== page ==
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Health & Wellness

Don't Borrow Worries: 5 Tips to Help Manage Stress and Focus on What You Can Control

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If you’re feeling stressed lately, you’re not alone.

Vaile Wright, Ph.D., a licensed psychologist and director of research and special projects at the American Psychological Association (APA), says many people indicate they experience symptoms of stress, such as difficulty sleeping, irritability and fatigue. That, she says, is troubling. While stress, itself, is a natural process that everyone experiences, Wright says it may impact health when it registers at elevated levels for extended periods of time. “We know that chronic, untreated stress may be related to obesity, cardiovascular disease, hypertension, insomnia, anxiety and depression. So that's when I get worried,” she says.

But there’s hope. People can make choices about how they handle stress, says Wright. “For most of us, what’s in our control are our thoughts, our feelings and our behaviors. And when we can focus on those three things, then I think that may really give us a leg up on being able to control our stress.”

Wright shared the following advice on how to focus on what you can control and not get swept away with stress.

Establish boundaries. “You have this conundrum. You want to be informed but you know that checking your Facebook, checking the news and reading too much information may cause you stress.” One solution: set boundaries around how much you take in, what it is and where it comes from. “In a very practical sense, what that could mean is maybe you give yourself an hour in the morning and an hour on your commute home, and that’s it.” She says it may also be helpful to turn off the TV/social media notifications on your phone, and to avoid watching TV or looking at your devices at least one hour before bed.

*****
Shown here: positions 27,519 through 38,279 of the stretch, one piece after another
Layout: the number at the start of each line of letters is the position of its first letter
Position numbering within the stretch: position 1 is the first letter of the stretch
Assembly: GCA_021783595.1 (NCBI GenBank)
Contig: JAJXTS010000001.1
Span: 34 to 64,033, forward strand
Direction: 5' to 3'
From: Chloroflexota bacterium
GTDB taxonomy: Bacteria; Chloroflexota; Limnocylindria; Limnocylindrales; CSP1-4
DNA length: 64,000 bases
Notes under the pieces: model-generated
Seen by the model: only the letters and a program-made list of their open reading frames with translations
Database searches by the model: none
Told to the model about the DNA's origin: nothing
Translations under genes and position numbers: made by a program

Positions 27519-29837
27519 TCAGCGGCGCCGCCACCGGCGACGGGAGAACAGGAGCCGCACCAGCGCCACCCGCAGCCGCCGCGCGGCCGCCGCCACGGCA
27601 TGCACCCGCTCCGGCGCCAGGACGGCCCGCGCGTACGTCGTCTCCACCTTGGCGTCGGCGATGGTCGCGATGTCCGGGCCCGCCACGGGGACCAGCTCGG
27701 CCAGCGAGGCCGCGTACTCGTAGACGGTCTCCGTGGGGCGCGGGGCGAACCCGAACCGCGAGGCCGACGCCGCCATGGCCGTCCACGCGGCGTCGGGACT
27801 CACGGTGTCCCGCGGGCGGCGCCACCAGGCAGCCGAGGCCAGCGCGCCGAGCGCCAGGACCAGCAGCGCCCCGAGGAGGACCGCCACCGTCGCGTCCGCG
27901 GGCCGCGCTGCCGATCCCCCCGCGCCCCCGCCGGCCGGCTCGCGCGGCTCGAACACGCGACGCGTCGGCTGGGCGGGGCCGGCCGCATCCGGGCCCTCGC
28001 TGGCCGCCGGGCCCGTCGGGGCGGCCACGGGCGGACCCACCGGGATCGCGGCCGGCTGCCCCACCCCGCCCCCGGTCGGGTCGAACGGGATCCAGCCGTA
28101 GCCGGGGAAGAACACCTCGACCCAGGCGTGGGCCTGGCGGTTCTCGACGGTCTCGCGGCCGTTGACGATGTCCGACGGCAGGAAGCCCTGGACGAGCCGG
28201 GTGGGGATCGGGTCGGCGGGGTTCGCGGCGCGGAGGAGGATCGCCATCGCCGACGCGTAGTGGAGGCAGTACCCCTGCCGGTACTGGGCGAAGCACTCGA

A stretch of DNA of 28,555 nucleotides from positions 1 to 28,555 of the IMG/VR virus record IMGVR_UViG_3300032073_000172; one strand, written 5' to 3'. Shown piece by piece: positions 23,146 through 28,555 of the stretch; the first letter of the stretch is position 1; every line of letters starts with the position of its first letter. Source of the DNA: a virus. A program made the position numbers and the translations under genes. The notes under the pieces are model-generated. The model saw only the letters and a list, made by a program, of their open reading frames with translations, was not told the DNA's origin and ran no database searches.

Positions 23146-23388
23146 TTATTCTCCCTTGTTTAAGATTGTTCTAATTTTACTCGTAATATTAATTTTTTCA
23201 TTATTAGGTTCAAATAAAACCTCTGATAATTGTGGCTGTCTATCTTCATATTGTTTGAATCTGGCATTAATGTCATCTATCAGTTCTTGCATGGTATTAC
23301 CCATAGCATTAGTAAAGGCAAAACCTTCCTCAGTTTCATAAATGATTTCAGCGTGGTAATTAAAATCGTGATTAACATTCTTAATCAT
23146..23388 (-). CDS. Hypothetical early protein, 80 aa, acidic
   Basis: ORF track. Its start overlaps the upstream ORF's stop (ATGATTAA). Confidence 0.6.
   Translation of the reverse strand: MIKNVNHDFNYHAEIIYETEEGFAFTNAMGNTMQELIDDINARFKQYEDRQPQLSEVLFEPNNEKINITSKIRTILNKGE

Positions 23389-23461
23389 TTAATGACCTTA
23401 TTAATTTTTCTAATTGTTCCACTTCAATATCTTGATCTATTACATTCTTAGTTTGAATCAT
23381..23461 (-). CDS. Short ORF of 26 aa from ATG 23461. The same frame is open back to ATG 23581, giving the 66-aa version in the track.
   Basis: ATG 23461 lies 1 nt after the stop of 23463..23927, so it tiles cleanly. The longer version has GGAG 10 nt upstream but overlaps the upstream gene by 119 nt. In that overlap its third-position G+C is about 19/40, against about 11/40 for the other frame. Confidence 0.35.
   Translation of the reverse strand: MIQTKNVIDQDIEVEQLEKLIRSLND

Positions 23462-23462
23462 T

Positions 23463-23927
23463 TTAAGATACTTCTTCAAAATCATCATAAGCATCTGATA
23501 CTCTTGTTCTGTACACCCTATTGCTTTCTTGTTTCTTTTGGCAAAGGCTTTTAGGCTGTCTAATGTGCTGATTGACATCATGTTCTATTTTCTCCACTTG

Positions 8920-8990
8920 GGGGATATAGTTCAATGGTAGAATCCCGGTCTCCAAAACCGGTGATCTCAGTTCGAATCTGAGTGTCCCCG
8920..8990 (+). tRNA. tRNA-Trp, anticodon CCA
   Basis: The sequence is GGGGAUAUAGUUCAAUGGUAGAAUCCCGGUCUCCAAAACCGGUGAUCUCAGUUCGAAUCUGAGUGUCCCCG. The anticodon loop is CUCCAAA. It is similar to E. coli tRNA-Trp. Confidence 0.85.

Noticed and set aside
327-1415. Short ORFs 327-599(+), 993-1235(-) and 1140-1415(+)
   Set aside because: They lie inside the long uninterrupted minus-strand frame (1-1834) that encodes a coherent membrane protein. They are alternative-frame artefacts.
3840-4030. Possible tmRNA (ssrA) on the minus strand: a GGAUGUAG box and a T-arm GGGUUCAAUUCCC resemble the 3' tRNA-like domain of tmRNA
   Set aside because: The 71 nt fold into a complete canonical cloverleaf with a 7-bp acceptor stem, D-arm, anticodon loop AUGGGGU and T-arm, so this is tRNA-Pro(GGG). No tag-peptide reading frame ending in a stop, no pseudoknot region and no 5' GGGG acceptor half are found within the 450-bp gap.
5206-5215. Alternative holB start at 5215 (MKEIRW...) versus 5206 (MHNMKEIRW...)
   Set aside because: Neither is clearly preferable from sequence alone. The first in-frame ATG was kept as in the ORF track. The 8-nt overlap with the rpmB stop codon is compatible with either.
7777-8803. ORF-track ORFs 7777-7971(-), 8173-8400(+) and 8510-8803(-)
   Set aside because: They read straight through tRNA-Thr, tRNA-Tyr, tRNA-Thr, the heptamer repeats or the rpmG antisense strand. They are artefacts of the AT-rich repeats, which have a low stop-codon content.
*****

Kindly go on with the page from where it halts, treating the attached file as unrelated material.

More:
Take care of yourself. Think back to the basics that mom and dad talked about and follow that advice. “Try to eat healthy, get some activity and prioritize sleep,” says Wright. She says that self-care often takes the backburner because, to many people, it may feel selfish. But, she points out, your health may be a building block for everything else in your life. “The reality is that you have to have a strong foundation to be an effective problem solver. Try to take care of yourself first.”

Make time to see friends and family. Wright says that when people feel stressed they have a tendency to isolate. “I really want to encourage people not to do that,” she says. Reach out to loved ones and commit to getting together and doing an activity you enjoy.

Focus on the positive. Hone in on the good things in your life. Wright encourages people to maintain a gratitude journal and reflect on valued interactions and accomplishments. She says that mindfulness is another approach that may help people become aware of their surroundings and live in the moment. And she recommends volunteering within your own community so that you can feel as though you’re helping make changes for the better.

Ask for help. Wright says that if you’re no longer able to do your job the way you were, or you’re struggling to take care of your family or engage in family or social responsibilities, “those are real red flags.” She encourages people to reach out to a professional for guidance.

Stress isn’t a choice you make. But how you handle that stress may be, says Wright. “When we get stuck and feeling like everything is out of our control, that's when we start to feel hopeless,” she says. “There’s a lot of reason to feel hopeful, if we actively tackle our stress.”

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